Congenital Abnormalities in Brazilian Children in the First Trimester of Pregnancy
ABSTRACT & COMMENTARY
Synopsis: Misoprostol use in early pregnancy is associated with congenital anomalies.
Source: Gonzalez CH, et al. Lancet 1998;351: 1624-1627.
Several previous articles have associated misoprostol use in early pregnancy with various abnormalities in newborns. While the drug is contraindicated for use in pregnant women in the United States, it is commonly used to induce illegal abortion in many other countries.
Gonzalez and colleagues used a series of 42 consecutive infants with birth defects who were known to be exposed to misoprostol in early pregnancy as the material for this paper. Each infant was examined by several different clinicians in an attempt to ascertain all major congenital anomalies.
Equinovarus with cranial-nerve deficiencies was the most common phenotype observed (17 cases). Ten other infants had equinovarus and significant arthrogryposis. Five children had only significant, lower extremity arthrogryposis and no cranial-nerve defects. The cranial-nerves most commonly involved (when they were) were V, VI, and VII.
It was possible to determine the amount of misoprostol used in 39 of the 42 cases. The most common dose was 800 mcg, but dosages ranged from 200 mcg to 16,000 mcg. Oral, oral and vaginal, and intravenous injections were all used as routes of administration. In all cases, the drug was taken during the first trimester of pregnancy.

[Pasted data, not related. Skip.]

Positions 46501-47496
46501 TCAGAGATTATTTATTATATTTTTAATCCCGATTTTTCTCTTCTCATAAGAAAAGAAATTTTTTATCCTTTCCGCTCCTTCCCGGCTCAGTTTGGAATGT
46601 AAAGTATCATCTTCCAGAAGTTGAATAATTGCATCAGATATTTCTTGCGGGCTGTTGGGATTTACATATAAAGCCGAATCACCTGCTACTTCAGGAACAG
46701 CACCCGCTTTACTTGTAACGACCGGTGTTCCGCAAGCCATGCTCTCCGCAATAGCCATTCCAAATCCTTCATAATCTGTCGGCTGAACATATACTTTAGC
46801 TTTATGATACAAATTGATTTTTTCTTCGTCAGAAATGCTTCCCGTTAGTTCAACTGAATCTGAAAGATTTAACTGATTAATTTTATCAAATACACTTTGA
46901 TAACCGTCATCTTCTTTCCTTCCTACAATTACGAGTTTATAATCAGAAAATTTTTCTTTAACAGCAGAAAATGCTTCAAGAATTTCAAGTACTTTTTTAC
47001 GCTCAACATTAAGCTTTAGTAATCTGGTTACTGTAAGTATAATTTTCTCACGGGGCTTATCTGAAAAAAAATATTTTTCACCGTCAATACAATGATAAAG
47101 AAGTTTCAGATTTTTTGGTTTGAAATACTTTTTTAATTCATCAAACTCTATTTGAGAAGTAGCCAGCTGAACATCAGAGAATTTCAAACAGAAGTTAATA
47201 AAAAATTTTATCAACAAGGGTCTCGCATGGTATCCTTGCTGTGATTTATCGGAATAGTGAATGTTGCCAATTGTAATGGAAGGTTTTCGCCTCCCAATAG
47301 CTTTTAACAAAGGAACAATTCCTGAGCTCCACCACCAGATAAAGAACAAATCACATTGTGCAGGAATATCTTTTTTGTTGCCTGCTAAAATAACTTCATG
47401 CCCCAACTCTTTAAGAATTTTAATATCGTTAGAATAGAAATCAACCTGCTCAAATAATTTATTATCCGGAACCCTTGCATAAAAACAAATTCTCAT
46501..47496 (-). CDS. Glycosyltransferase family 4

Gonzalez et al proposed several mechanisms for the etiology of these congenital anomalies. In general, they seemed to be due to disruption of the vascular supply to the limbs in the cases of arthrogryposis. Brain stem ischemia and/or hemorrhage into the brain stem is proposed as the etiology for the cranial nerve defects. The abnormalities seen in these infants are consistent with those produced in research animals.
COMMENT BY KENNETH NOLLER, MD
Misoprostol is contraindicated for use in pregnancy in the United States. Nonetheless, it is being used with increasing frequency in association with methotrexate for inducing early abortion. While the fact that congenital anomalies are associated with the use of methotrexate in early pregnancy is widely known, many clinicians recognize that misoprostol is also a teratogenic agent. Although it rarely occurs, an occasional patient will change her mind concerning an elective termination as the process starts. Should any patient receive misoprostol and then carry the pregnancy to term, counseling regarding the risk of congenital anomalies should be completed.
Unfortunately, this article cannot give us an idea concerning the magnitude of the risk of misoprostol-induced congenital anomalies. That is, though they examined 42 cases of misoprostol-associated anomalies, we have no idea how many women received misoprostol and delivered an infant that was unaffected. It is unlikely that we will ever have good data regarding the risk. One study estimated the risk of cranial-nerve deficit to be elevated more than 25-fold.